Pneumonia in the Pregnant Patient: A Synopsis

, and , Division of Pulmonary and Critical Care Medicine, Winthrop University Hospital, Mineola, NY


Medscape General Medicine. 1999;1(3) 

In This Article

Effect of Pneumonia on Maternal Outcomes

Pneumonia that occurs during pregnancy clearly carries an increased risk of adverse outcome when compared to pneumonia in nonpregnant women (Table I).[2,3,9,10] (The variation in reported obstetric complications observed in this table can be explained by two factors. First, follow-up was largely incomplete in earlier studies, leading to underestimation of prematurity. Second, the change in maternal host from 1965 to 1989 is considerable -- comorbidities are now more frequently seen and managed during the course of a pregnancy. AIDS, for example, was a newcomer to the maternal host, and the ability to more successfully manage chronic illness prior to pregnancy has allowed a population of women to become pregnant for the first time. Collectively, these factors conspire to increase the obstetric risks from the outset of pregnancy, regardless of the presence of pneumonia. )

For comparative purposes, the ATS-CAP 1993 guidelines[11] report pneumonia as the sixth leading cause of death and the number one cause of death from infectious diseases among the general population. In the outpatient setting the mortality rate of pneumonia remains low (1%-5%), but once the patient is hospitalized the mortality increases to as much as 25%, particularly if that patient is admitted to the ICU.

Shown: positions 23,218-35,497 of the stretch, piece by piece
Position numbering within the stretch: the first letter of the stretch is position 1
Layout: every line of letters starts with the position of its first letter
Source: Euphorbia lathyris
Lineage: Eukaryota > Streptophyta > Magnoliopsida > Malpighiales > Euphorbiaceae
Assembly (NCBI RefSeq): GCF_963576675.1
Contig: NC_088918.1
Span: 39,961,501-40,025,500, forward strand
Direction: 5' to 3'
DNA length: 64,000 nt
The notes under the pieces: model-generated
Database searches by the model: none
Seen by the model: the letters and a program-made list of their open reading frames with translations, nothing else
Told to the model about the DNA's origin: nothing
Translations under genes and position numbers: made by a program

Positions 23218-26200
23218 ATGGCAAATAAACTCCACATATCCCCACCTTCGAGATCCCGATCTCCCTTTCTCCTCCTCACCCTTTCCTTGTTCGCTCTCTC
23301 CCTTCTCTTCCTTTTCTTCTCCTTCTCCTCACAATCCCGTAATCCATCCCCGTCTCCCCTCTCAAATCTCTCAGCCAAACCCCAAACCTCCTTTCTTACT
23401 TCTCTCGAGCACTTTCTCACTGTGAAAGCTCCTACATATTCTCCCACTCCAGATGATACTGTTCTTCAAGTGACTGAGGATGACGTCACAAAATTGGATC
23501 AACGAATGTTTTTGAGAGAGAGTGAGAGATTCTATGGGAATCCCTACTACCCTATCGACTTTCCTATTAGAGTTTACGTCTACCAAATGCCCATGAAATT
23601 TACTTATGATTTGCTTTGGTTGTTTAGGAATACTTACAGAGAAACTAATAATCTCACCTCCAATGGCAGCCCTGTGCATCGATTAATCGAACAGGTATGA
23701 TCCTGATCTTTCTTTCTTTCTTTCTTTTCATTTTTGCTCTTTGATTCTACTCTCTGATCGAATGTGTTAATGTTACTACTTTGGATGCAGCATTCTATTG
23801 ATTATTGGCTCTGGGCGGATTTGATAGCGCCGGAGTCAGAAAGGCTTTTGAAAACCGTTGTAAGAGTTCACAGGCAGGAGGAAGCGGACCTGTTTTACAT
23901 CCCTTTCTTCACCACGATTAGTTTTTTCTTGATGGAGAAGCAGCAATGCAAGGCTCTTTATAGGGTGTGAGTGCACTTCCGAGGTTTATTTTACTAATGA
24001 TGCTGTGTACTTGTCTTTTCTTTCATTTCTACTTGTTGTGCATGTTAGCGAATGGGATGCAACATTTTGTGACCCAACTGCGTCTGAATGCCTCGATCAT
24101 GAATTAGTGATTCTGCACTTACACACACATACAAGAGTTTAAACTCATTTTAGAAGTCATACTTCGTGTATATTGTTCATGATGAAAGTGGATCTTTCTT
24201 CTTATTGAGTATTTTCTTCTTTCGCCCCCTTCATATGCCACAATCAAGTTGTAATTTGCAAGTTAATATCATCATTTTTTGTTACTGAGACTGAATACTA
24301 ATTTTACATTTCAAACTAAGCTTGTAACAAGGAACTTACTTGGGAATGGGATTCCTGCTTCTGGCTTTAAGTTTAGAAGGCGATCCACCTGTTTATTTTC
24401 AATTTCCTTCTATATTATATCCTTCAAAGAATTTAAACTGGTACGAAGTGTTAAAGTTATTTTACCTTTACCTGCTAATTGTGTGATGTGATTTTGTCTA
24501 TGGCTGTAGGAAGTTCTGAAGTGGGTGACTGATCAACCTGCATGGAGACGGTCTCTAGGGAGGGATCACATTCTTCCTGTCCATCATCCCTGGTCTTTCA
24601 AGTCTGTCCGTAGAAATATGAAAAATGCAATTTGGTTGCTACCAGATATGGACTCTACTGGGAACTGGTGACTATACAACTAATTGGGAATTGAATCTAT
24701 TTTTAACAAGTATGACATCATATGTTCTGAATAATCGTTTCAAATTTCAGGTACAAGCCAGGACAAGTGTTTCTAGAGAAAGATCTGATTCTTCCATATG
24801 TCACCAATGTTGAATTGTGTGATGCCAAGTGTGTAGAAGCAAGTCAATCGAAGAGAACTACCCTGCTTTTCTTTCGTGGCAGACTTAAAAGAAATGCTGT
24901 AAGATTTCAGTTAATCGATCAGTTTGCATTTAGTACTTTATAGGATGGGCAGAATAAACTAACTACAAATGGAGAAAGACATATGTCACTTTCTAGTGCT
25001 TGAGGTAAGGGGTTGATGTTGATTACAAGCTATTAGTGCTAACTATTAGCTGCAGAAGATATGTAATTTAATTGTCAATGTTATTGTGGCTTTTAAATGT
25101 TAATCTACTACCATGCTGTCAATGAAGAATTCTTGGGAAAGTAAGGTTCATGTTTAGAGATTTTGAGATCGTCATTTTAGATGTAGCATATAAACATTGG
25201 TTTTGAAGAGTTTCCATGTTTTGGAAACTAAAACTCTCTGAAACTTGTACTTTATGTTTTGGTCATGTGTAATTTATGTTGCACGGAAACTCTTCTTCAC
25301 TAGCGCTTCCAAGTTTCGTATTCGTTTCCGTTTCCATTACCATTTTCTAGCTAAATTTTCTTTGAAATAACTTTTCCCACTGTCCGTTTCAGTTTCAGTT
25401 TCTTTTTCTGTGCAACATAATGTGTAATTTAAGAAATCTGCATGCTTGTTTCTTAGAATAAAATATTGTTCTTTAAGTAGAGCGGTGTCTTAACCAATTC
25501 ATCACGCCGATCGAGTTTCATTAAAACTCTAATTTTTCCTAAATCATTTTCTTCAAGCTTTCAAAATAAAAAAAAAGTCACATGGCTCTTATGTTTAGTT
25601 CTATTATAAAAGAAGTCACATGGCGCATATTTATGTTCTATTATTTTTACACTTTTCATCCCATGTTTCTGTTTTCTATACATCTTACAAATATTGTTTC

Although pneumonia is an uncommon cause of death among all pregnant women, the mortality rate can still be quite high among those who do develop disease in pregnancy. In the pre-antibiotic era, the maternal death rate was observed to be as high as 32% in all such cases.[9] However, with the advent of antibiotics, there was a reduction in maternal deaths due to pneumonia during pregnancy. This trend is reflected by findings in Hopwood's[8] series, which showed that mortality attributable to pneumonia in pregnancy declined to 8.6%. Furthermore, Benedetti and colleagues[9] noted no maternal mortality in their sample of pregnant women with pneumonia, possibly because all the patients in this series were treated within 7 days of symptom onset and none were bacteremic. The severity of illness in this series was also low, as estimated by blood gas measurement (Table III).

Madinger's series reports contrary findings. Of the 25 patients studied, 40% had multiple complications associated with development of pneumonia during pregnancy: 5 required intubation, 2 developed empyema, 1 had pneumothorax, 1 had pericardial tamponade, and 1 had atrial fibrillation.[10] Only one maternal death resulted, occurring in a patient with cystic fibrosis who had been previously advised to avoid pregnancy. On a positive note, the relatively low mortality in this severely ill population reflects the efficacy of current therapeutic modalities and the general good health of women of childbearing age. This conclusion is also borne out in other series,[3] although viral lung infection and opportunistic lung infection still carry a substantial maternal mortality and morbidity.[14,15,16,17,18]


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